During your teacher interview, you’ll need to do more than just give generic responses to the questions you’re asked. The best candidate will be able to explain how they are qualified for the job and why they would be a good fit for the school.
Make it personal.
Take the time to personalize your responses to interview questions. Include highlights from your background, skills and professional experience that are relevant to the job that you’re applying for. Focus on skills most relevant to the field. Here is a list of the teaching skills interviewers are most interested in. Of course, communication, organization, and critical thinking are high on the list of desired qualities.
Make a match.
Take a careful look at the job listing for each position you are applying to. In addition to emphasizing your skills that are relevant to teaching in general, you should hone in on the specific requirements that the employer has included in the listing. Take the time to match your qualifications to the job description. Make a list of the job requirements and a list of your experiences that match them.
Use your list as a guideline for responding to questions about your background.
The interviewer will likely ask you behavioral interview questions, which require you to provide an example of a time when you did something. For example, an interviewer might say, “Tell me about a time you handled a behavioral issue with a student.” These kinds of questions require you to think of examples from past teaching experienced.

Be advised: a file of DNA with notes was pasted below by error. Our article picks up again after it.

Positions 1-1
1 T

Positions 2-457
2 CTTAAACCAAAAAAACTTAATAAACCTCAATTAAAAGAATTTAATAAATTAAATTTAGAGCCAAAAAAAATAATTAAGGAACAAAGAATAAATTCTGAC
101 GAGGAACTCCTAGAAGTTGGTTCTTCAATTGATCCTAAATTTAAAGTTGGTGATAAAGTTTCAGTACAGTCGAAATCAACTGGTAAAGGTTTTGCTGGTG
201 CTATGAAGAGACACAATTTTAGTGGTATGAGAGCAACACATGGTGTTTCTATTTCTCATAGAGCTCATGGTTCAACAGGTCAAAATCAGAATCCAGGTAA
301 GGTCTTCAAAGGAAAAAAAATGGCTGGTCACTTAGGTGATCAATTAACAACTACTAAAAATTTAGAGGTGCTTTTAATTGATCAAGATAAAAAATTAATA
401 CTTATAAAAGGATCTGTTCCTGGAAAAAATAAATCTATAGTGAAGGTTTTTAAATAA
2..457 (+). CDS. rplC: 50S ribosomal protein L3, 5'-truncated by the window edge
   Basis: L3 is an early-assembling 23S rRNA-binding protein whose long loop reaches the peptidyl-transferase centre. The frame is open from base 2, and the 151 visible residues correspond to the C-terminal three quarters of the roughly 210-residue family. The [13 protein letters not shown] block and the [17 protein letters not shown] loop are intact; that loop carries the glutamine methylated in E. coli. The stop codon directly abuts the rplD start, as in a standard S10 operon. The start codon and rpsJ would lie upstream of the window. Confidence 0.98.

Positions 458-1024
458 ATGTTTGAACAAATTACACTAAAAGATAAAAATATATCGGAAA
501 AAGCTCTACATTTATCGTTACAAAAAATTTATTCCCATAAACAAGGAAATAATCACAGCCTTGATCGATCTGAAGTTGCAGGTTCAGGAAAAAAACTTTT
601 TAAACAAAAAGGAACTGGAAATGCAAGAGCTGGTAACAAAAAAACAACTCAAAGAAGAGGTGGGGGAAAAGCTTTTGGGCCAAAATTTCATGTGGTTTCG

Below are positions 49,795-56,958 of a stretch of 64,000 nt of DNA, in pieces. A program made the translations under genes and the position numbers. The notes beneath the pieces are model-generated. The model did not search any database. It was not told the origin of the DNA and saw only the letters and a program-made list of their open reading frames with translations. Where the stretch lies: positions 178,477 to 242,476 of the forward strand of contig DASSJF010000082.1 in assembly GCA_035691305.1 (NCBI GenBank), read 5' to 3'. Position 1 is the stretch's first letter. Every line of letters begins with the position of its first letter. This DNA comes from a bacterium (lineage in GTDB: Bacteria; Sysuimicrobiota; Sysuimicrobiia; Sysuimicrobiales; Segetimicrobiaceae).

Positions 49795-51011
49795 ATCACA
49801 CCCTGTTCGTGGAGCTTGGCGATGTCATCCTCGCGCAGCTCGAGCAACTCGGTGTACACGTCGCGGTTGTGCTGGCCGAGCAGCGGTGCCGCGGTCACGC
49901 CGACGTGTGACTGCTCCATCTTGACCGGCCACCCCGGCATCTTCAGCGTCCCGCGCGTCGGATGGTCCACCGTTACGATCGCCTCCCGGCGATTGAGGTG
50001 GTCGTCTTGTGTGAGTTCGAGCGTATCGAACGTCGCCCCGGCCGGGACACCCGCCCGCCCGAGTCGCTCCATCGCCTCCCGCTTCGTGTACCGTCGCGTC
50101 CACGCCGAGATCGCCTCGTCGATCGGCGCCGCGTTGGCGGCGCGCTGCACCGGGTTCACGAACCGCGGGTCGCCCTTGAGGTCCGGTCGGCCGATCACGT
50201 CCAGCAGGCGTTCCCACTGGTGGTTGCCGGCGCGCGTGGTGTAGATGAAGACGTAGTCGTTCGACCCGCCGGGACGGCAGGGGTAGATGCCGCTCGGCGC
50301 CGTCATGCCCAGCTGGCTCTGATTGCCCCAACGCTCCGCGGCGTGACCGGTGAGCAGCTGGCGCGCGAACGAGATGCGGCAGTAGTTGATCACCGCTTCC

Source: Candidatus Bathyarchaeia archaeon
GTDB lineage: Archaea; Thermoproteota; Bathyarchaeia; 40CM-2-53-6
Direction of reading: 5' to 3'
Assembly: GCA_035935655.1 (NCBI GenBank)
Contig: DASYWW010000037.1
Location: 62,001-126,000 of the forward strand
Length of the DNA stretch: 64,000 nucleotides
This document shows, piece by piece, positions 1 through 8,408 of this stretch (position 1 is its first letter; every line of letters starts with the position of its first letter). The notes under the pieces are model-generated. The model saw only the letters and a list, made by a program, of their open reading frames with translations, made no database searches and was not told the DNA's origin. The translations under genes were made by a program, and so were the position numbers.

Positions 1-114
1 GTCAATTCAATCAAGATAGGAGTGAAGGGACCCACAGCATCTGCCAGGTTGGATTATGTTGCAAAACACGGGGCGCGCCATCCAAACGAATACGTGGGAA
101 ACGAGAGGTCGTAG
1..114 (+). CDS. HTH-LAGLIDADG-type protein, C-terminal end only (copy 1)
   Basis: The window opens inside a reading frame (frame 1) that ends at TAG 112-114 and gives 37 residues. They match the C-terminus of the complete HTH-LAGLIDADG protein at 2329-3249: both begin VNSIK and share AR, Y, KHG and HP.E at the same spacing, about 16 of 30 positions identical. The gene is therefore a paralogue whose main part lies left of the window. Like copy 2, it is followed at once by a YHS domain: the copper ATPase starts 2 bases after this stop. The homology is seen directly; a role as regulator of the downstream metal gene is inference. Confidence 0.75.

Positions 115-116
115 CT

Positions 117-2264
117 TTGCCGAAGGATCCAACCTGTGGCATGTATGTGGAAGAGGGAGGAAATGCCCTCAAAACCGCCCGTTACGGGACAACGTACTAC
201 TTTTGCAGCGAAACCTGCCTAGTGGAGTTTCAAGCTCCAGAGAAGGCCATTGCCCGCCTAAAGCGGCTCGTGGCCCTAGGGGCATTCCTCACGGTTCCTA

To answer these questions, describe the specific example you are thinking of. Explain the situation and what you did to either solve a problem or achieve success. Then, describe the result.
Even if the question is not a behavioral interview question, it is often helpful to provide a specific example. For instance, situational interview questions ask you to consider a possible future situation at work. An interviewer might ask, “How would you handle a parent who thinks you graded his child unfairly?” Although these are about future situations, you can still answer with an example from a past experience. It helps to create a list of anecdotes you can draw on, focusing on situations where your action has a clear, positive outcome.
Research the school.
Research the school district and the school where you will be working if you get hired. You’ll be able to find plenty of this information on the school district’s website. Also, if you have a connection to any teachers who work in the school, the district, or any parents whose attend the school, ask them for their insight into the job. The more familiar you are with the academics, extra-curricular activities, sports, student profiles, and the curriculum, the better equipped you’ll be to ask meaningful questions and provide nuanced answers to interview questions.
Be prepared for a panel interview.
When you interview for a teaching job, you may be expected to interview with a variety of different constituents.
You may be required to interview with a panel, which could include the school principal, administrative staff, other teachers, and parents. In some cases, you may need to an interview with a search committee that is charged with screening applicants before moving on to a formal interview for the job.
Teacher Interview Questions and Best Answers
Review this list of questions you might be asked during a teacher job interview, with examples of the best way to respond to each.
Questions About You as a Teacher
Share your enthusiasm for teaching, working with students, and examples of how you would teach your class. Be prepared to answer questions about why you are interested in the job, how you teach different types of learners within the same class, and how you handle challenges in the classroom.